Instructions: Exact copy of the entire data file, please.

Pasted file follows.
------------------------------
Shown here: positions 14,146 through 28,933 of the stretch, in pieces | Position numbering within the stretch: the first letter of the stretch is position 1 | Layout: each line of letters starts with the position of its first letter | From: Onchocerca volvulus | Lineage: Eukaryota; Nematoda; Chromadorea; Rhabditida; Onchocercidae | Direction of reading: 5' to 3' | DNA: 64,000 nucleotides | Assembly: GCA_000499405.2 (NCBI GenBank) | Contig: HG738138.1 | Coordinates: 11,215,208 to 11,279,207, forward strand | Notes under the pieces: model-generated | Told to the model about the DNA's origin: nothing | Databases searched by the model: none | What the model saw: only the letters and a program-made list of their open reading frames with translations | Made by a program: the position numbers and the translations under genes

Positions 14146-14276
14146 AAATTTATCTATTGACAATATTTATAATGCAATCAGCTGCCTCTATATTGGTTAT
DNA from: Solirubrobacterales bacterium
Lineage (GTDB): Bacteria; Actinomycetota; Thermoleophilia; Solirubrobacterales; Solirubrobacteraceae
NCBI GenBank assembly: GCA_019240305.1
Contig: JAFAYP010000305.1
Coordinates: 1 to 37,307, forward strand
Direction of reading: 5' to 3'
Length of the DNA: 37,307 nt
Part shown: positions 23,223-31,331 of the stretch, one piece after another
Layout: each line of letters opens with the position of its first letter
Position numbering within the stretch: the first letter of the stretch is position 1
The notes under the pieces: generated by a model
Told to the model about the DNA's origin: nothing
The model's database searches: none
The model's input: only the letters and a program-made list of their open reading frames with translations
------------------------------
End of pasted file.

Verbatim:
Shown here: positions 14,146 through 28,933 of the stretch, in pieces | Position numbering within the stretch: the first letter of the stretch is position 1 | Layout: each line of letters starts with the position of its first letter | From: Onchocerca volvulus | Lineage: Eukaryota; Nematoda; Chromadorea; Rhabditida; Onchocercidae | Direction of reading: 5' to 3' | DNA: 64,000 nucleotides | Assembly: GCA_000499405.2 (NCBI GenBank) | Contig: HG738138.1 | Coordinates: 11,215,208 to 11,279,207, forward strand | Notes under the pieces: model-generated | Told to the model about the DNA's origin: nothing | Databases searched by the model: none | What the model saw: only the letters and a program-made list of their open reading frames with translations | Made by a program: the position numbers and the translations under genes

Positions 14146-14276
14146 AAATTTATCTATTGACAATATTTATAATGCAATCAGCTGCCTCTATATTGGTTAT
DNA from: Solirubrobacterales bacterium
Lineage (GTDB): Bacteria; Actinomycetota; Thermoleophilia; Solirubrobacterales; Solirubrobacteraceae
NCBI GenBank assembly: GCA_019240305.1
Contig: JAFAYP010000305.1
Coordinates: 1 to 37,307, forward strand
Direction of reading: 5' to 3'
Length of the DNA: 37,307 nt
Part shown: positions 23,223-31,331 of the stretch, one piece after another
Layout: each line of letters opens with the position of its first letter
Position numbering within the stretch: the first letter of the stretch is position 1
The notes under the pieces: generated by a model
Told to the model about the DNA's origin: nothing
The model's database searches: none
The model's input: only the letters and a program-made list of their open reading frames with translations